While large scale renewable projects may provide suitable investment opportunities for project specific finance, small scale renewable projects (including solar, wind and anaerobic digestion), are generally considered too small individually
to be suitable for a project finance solution unless bundled up into
a portfolio sale. The government intends to continue the support for smaller scale projects through measures such as feed-in-tariffs. However large scale renewables (including solar) which have
historically been supported through the Renewables Obligation regime, will continue to receive support as part of the government’s Electricity Market Regime (EMR) policy through ‘contracts for difference’.
There is a GBP 900 million potential opportunity for investment in biomass where the government has supported conversion of one engine at Drax, the UK’s largest coal power station, to biomass by providing a GBP 75 million UK Guarantee.
One of the key issues facing the UK energy market is the extent to which gas-fired capacity will be developed and a “dash for gas” will slow down the need for structural changes which are required to reduce carbon emissions. Although the construction of combined cycle gas turbines (CCGT) could result in short term price gains by switching from coal to
competitively priced gas (while initially achieving moderate reductions in greenhouse gas emissions), this delays the long term investment required in low carbon plant if required emissions reductions are to be achieved.
It is interesting in this context to see that the government regards investment in CCGT as part of the energy mix. The Department of Energy & Climate Change’s (DECC) EMR policy is to create a capacity market with 15 year capacity agreements available which should
provide sufficient certainty to unlock investment in new gas plant. The government’s recognition of the continued importance of fossil fuels as an important source of the electricity generation mix is also implicit in the allocation of GBP 1 billion of public funding to help develop Carbon
Will investment be made?
The reality is that the government’s energy and climate change policy has three competing objectives: energy security; decarbonisation; and affordability. These are enshrined in the Energy Act 2013 (Energy Act) which contains the legal framework for the government’s EMR policy for long term support for low carbon electricity generation.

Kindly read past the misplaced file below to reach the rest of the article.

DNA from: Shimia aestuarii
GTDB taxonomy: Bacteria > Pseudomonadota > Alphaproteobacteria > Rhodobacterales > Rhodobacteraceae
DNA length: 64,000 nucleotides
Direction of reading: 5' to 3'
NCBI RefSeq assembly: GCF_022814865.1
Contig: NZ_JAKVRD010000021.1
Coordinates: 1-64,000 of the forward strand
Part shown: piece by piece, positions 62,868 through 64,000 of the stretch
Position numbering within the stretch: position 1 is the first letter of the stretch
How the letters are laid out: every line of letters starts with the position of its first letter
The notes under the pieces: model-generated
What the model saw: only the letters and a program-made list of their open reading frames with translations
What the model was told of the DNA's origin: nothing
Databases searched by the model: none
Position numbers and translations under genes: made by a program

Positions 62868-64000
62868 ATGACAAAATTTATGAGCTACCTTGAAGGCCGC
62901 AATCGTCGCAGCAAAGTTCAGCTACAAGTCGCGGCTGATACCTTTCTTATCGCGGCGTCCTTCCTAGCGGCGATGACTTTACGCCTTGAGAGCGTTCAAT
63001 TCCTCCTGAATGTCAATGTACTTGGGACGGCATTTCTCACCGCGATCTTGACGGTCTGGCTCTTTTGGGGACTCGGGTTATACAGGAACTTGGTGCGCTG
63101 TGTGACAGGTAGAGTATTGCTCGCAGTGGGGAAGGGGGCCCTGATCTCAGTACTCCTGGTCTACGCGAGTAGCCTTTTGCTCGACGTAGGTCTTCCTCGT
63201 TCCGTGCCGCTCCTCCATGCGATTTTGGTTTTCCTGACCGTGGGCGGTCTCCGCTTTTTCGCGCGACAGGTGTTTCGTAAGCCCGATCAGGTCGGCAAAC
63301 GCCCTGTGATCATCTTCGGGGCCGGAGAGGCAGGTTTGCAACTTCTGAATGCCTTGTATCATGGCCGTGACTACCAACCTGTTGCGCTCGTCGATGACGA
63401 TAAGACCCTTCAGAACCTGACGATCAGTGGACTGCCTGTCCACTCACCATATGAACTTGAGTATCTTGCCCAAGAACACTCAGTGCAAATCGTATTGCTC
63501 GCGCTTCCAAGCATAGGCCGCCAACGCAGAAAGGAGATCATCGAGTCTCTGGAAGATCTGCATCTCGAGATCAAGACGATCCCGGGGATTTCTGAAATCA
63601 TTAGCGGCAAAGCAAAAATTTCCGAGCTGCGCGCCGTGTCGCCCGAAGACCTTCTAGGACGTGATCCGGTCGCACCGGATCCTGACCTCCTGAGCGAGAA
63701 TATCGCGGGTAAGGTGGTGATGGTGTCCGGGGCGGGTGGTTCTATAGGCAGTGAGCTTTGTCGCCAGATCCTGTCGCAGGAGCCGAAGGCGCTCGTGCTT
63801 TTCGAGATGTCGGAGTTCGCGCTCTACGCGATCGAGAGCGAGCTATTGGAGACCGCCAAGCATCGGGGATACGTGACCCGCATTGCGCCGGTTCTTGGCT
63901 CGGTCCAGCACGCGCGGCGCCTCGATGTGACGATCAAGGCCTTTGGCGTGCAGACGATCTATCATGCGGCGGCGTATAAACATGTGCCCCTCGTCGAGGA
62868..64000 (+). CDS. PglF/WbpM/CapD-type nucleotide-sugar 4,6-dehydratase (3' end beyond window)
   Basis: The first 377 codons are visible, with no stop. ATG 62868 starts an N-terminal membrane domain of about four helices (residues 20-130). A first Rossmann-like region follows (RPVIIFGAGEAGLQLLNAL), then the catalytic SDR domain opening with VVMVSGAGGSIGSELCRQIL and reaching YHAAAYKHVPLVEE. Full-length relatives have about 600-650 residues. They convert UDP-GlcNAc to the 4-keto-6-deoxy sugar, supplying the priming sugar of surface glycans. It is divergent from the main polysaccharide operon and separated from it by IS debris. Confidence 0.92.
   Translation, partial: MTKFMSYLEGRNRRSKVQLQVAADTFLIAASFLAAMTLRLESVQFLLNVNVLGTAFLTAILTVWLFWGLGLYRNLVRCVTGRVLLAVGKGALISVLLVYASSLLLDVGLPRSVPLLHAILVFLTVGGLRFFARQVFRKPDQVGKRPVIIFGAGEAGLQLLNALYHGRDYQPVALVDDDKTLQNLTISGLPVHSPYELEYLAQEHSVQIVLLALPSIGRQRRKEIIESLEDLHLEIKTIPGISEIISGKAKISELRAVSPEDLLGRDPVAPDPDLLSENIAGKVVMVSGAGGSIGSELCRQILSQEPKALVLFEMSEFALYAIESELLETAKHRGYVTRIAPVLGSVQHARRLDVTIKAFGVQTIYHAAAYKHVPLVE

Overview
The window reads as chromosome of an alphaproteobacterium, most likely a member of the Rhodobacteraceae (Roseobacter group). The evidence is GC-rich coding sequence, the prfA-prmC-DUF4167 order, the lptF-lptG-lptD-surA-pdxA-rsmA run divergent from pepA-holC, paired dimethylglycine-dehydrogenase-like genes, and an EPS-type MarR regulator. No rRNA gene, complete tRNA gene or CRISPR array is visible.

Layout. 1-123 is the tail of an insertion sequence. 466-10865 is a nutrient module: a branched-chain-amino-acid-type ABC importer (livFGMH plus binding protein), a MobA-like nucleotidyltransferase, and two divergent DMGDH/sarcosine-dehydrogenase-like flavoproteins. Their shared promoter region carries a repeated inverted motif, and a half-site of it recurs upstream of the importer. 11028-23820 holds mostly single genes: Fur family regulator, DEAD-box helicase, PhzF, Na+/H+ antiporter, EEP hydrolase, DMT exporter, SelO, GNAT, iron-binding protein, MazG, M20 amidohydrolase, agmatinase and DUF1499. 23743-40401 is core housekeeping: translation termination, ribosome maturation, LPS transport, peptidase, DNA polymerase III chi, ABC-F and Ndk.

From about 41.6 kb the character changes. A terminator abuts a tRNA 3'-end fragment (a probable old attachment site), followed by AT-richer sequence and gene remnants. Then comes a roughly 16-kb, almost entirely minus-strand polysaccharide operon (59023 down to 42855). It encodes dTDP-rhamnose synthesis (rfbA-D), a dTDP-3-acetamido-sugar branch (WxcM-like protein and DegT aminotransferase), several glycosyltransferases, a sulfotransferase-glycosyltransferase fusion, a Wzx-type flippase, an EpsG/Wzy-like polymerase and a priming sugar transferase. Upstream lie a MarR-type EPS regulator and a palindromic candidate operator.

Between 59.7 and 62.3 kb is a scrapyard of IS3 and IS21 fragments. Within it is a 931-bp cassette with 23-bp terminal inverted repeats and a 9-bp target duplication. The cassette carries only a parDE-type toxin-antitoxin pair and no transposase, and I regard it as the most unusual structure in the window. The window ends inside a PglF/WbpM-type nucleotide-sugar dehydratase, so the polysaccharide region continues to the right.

The conflict is reflected in the factors the government must take into account under the Energy Act when setting its decarbonisation target range. While the impact of climate change is relevant it must also consider the need for economic growth and the cost to consumers. There is no easy way to reconcile the fact that it costs more at the
moment to provide power from low carbon technology than from traditional fossil fuel sources. The Labour opposition has politicised energy prices making it difficult to retain the current green levies which add a substantial amount to the cost of household bills. However some sting has been taken out of this debate by Ofgem’s referral of the energy market to the Competition Markets Authority (CMA) who are unlikely to report until after the next election.
Given that the CMA’s main focus will be to assess whether the “big 6” suppliers should be broken up, there are significant concerns that this will put a halt to the investment needed in UK power generation.
Despite this, there are a number of hopeful signs that investment to create green growth has started. A recent EY Renewable Energy Country Attractiveness Index5 indicates that the UK is now the fifth most attractive place in the
world for renewables, the second for biomass and the first for off-shore wind. Further, according to Bloomberg, Britain saw record levels of investment in renewable energy in 2012 to 2013 which rose 59% to GBP 7.3 billion; placing the UK third in the world behind China and the US.